A: 
At this time, IQSA does not have the resources to provide financial assistance for housing and travel at the Annual Meeting. However, IQSA encourages its members to seek financial aid through institutional grants and other funding.

Q: I will be traveling internationally. How do I obtain a non-immigrant Visa Letter?
A: Check the required box during online registration (see below) and email contact@iqsaweb.org to arrange for a Visa Letter.

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The Annual Meeting includes panels for each of IQSA’s six program units:

Linguistic, Literary, and Thematic Perspectives on the Qur’anic Corpus
The Qur’an: Surah Studies
Qur’anic Studies: Methodology and Hermeneutics
The Qur’an: Manuscripts and Textual Criticism
The Qur’an and the Biblical Tradition
The Qur’an and Late Antiquity

IQSA will also run two additional panels this year:

The European Qur’an: The Islamic Holy Scripture in European Culture and Religion 1142–1850
The Societal Qur’an

 

© International Qur’anic Studies Association, 2019. All rights reserved.

Intensive Summer Course: Arabic Codicology

ARABIC CODICOLOGY:  THE ISLAMIC MANUSCRIPT HERITAGE IN THE EL ESCORIAL COLLECTION

FROM 17 TO 21 JUNE 2019

Due to the use of original manuscripts during the hands-on sessions, the number of students cannot exceed 16. Thus, alongside the application form, a motivation letter (1,000-1,5000 words) and a one-page CV are required and will be considered during the selection process. Applicants have to send these documents to mss.arabicscript@gmail.com. Please note that the course will be taught in English. Application deadline is April 15th, 2019.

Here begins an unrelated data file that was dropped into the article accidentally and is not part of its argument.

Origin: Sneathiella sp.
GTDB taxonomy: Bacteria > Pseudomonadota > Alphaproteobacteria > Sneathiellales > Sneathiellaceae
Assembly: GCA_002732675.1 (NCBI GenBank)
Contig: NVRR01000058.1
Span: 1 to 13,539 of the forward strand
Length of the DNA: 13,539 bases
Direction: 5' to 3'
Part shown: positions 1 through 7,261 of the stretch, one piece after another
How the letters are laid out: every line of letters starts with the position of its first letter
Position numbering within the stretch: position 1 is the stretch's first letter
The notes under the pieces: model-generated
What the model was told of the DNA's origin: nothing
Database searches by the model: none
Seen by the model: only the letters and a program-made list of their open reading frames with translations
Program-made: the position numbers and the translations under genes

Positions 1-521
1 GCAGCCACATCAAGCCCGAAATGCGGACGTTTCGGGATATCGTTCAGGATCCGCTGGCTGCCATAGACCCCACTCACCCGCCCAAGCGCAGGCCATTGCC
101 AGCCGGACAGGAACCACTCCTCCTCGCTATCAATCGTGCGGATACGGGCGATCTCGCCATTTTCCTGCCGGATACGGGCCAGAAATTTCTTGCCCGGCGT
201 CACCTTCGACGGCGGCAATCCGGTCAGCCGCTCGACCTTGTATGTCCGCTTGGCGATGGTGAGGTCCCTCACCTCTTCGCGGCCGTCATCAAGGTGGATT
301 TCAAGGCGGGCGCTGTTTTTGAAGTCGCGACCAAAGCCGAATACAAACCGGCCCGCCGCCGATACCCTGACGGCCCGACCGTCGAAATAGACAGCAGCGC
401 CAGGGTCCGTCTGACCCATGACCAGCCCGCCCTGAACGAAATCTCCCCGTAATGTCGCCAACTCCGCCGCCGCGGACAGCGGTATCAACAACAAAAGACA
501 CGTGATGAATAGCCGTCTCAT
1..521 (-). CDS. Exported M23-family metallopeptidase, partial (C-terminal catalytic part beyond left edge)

More information: https://arabiccodicologycourse.weebly.com/programme.html

https://www.facebook.com/CursodeManuscritosenelislamUcm/

The VI edition of the course Arabic Codicology: the Islamic manuscript heritage in the El Escorial Collection will provide the students with the basic codicological knowledge and the research procedures needed to study and analyze Arabic manuscripts. Moreover, it will familiarize them with the libraries of the Arabic-Islamic world in Medieval and Modern times, particularly with the library that belonged to the Moroccan sultan Muley Zaydān.

The course is designed on an eminently practical dynamic. In the evenings, the students will be able to apply the theoretical knowledge previously acquired in the mornings to the actual manuscripts hosted at the Royal Library of the Monastery of San Lorenzo de El Escorial (RBME). This is the most important Arabic Manuscript Collection of Spain and one of the most relevant in Europe.

The venues of the summer courses are a privileged location due to the proximity to the Library. The course will be taught entirely in English by leading experts in Arabic Codicology Prof. Nuria de Castilla (EPHE, PSL, Paris) and Prof. François Déroche (CdF, PSL, Paris). It is sponsored by the European project SICLE (“Saadian Intellectual and Cultural Life”, ERC 670628) and is designed for historians, art historians, philologists, documentalists, antiquarians, curators, bibliophiles, conservation specialists, etc., preferably with a Master’s degree.

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Content Courtesy of Nuria de Castilla

IQSA Job Vacancy: Blog Coordinator

The International Qur’anic Studies Association (IQSA), a non-profit organization, seeks a Blog Coordinator to start part-time work (2-3hrs/week) as a member of the Executive Office ASAP. Work is remote-desk and may be performed from any geographical location. This is a great opportunity for those who enjoy high-performance work and are looking to join a collaborative team of scholars in a dynamic professional field.

Please find a detailed job description and application instructions below:

Job Vacancy: IQSA Blog Coordinator

Job Description: The IQSA Blog Coordinator serves as a member of the Executive Office reporting directly to the Executive Director. This position entails the solicitation and composition of weekly blog posts as well as the evaluation of guest submissions for publication on IQSA’s communication channels. The Blog Coordinator works closely with the Executive Director and Assistant to maintain a schedule of weekly content relevant to IQSA and its mission.